Thinking Too Much About Food?

Is food constantly in your thoughts? Even if you’re not having urges to binge, are you incessantly thinking about eating?

This post will help you learn to manage these bothersome food thoughts.

You can listen to a audio version of what follows at BrainoverBinge.com/subscribe (Scroll down on that page until you see the audio except from course Lesson 8: Food Thoughts)

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In addition to your struggles with bingeing, you may feel like food takes up too much of your brain space. If you’re around food, you may have a hard time focusing on anything else. Even if you’re not necessarily thinking about binge eating or feeling that impulse to eat very large quantities of food, you might be thinking about what’s in your refrigerator or what you’re going to eat next.

You may be at work and trying to get things done, and all you can think about is getting your lunch, even if you’re not hungry yet. If this is the case for you, you may find yourself eating just to make those incessant thoughts about eating go away. Eating might feel like it just quiets your mind for a minute—but then once you’re done eating—it’s possible that more thoughts start to pop up about what you’re going to have next. It can feel exhausting to be constantly thinking about eating or trying to talk yourself out of eating. Understandably, you want to be able to concentrate on the rest of your life and not just concentrate on food.

It’s definitely not your fault that you’re feeling this way and that you’re having these incessant thoughts, but it’s important to accept that this is simply the way that your brain is wired at this point in time. Getting upset at the food thoughts, or strongly wishing they would go away, or getting upset at yourself is only going bring more attention to these food thoughts. So as much as you can, try not to react emotionally to these thoughts. Notice them with a level of detachment, so that you’re observing these thoughts without so much judgment.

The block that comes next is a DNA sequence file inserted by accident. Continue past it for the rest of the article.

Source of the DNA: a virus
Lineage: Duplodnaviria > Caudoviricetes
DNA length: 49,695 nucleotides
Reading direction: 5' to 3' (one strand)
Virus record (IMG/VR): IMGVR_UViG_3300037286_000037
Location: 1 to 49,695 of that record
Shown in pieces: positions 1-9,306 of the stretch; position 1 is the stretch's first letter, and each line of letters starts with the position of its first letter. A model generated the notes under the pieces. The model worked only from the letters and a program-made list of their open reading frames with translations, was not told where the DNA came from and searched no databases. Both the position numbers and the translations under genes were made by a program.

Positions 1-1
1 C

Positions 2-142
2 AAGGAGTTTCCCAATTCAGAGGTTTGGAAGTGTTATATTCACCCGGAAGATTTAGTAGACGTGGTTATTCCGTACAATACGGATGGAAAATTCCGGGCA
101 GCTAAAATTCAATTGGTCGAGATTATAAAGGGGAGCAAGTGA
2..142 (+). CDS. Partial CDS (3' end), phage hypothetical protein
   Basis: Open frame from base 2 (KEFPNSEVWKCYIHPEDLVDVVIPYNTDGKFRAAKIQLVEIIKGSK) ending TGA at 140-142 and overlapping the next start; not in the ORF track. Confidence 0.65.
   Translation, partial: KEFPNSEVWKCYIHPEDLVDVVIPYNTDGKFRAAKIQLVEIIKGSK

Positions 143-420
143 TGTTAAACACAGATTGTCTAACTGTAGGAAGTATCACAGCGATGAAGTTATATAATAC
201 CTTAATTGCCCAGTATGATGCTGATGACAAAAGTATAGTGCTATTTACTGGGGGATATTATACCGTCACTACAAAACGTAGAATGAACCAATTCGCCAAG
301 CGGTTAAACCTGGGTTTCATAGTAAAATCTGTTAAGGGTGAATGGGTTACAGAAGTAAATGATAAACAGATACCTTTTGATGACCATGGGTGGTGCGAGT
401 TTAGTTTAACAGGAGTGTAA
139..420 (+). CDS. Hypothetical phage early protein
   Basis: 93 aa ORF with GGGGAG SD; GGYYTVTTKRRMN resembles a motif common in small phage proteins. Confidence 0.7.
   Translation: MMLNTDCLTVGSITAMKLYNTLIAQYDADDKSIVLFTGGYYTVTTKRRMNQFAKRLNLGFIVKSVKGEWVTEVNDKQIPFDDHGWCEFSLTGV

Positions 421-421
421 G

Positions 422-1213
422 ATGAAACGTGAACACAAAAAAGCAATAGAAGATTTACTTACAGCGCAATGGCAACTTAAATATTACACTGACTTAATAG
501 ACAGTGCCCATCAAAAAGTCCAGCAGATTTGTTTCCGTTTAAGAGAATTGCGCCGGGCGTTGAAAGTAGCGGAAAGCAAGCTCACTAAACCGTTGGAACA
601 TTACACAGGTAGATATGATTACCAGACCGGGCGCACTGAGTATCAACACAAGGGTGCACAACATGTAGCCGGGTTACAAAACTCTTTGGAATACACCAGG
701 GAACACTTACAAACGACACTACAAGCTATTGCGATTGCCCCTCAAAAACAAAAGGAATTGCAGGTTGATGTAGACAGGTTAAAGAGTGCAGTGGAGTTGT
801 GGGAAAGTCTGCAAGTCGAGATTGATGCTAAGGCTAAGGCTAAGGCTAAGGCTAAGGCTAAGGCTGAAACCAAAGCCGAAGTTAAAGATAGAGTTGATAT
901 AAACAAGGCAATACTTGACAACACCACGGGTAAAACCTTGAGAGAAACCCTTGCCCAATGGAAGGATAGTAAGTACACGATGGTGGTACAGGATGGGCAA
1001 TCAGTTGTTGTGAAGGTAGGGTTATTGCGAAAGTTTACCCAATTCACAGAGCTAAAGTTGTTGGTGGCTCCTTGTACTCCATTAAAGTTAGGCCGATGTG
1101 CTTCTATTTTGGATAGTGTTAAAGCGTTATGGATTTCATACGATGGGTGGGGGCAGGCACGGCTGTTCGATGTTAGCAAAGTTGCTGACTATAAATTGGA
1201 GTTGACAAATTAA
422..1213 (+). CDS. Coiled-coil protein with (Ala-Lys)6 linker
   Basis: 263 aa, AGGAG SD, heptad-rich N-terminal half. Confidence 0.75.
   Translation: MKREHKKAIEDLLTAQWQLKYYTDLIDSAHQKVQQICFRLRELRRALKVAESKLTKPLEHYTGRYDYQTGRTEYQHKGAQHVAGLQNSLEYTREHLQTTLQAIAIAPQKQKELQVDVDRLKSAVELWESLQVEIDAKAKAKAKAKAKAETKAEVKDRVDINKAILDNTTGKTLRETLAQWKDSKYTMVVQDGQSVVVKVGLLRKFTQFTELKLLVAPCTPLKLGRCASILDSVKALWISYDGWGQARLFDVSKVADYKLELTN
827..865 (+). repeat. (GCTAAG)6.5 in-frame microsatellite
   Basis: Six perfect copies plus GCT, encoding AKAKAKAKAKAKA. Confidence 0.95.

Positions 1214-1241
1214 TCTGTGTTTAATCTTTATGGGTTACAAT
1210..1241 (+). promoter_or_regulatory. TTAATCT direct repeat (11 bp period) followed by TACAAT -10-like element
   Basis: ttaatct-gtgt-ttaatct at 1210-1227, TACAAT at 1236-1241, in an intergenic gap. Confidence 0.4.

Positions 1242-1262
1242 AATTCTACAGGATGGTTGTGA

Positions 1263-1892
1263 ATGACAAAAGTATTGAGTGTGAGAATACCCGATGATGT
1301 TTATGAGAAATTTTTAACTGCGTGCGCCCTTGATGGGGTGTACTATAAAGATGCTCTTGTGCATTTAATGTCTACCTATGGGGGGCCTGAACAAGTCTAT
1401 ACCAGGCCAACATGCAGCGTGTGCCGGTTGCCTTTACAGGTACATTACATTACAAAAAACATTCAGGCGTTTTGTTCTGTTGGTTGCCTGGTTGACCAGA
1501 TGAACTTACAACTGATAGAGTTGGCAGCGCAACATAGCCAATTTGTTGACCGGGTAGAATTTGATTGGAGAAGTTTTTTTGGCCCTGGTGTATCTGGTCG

As far as why your brain seems to be so zoned in on food, there could be various reasons for it. One factor could be a natural tendency based in your genetics that does make you more attracted to food. Everyone is different, and some people do find food more rewarding than others. This doesn’t mean anything is wrong with you. It’s just part of a normal variation. The reason that you’re so zoned in on food could also have to do with past dieting and the fact that your lower brain is still trying to protect you—by encouraging you to eat as much as possible.

This fixation on food could have something to do with conditioning from childhood—if you were constantly given food—and now your body and brain still expects that constant supply of food. It’s possible that a partial cause could be some of the types of food that you’re eating, which may be causing drops in blood sugar and therefore some thoughts about getting more food to get your blood sugar back up. Another cause could be that the binge eating itself has trained your brain to make food a priority, even when you’re not bingeing.

But whatever the theoretical cause may be, you can learn to redirect your focus and change this habit of thinking about food too much—and  if the cause has anything to do with the types of food you’re eating, you can look at that as well. Even if the cause has some of its roots in you being more genetically attracted to food and rewarding experiences, that does not mean you’re destined to be constantly consumed with food thoughts. Knowing your tendencies helps you deal with those tendencies appropriately. Once you’re self-aware of whatever your susceptibilities may be, you can take steps to help yourself.

For example, if you’re naturally prone to anxiety or worrisome thoughts, you can be prepared for them and you can use strategies for calming yourself down in difficult moments. If you’re naturally more prone to focus on food, then you can be prepared for the thoughts to come up and you can use strategies that help you turn your attention elsewhere. This tendency is probably very common, but it does not have to interfere with your life. Everyone is susceptible to something, but your genetics and your brain-based tendencies are not your destiny. Your brain is plastic, it can change. You can teach it to function at its best, and take advantage of your strengths—and you can simply be aware of some of the thoughts and the behaviors that you’re at risk of engaging in, and then take steps to prevent that.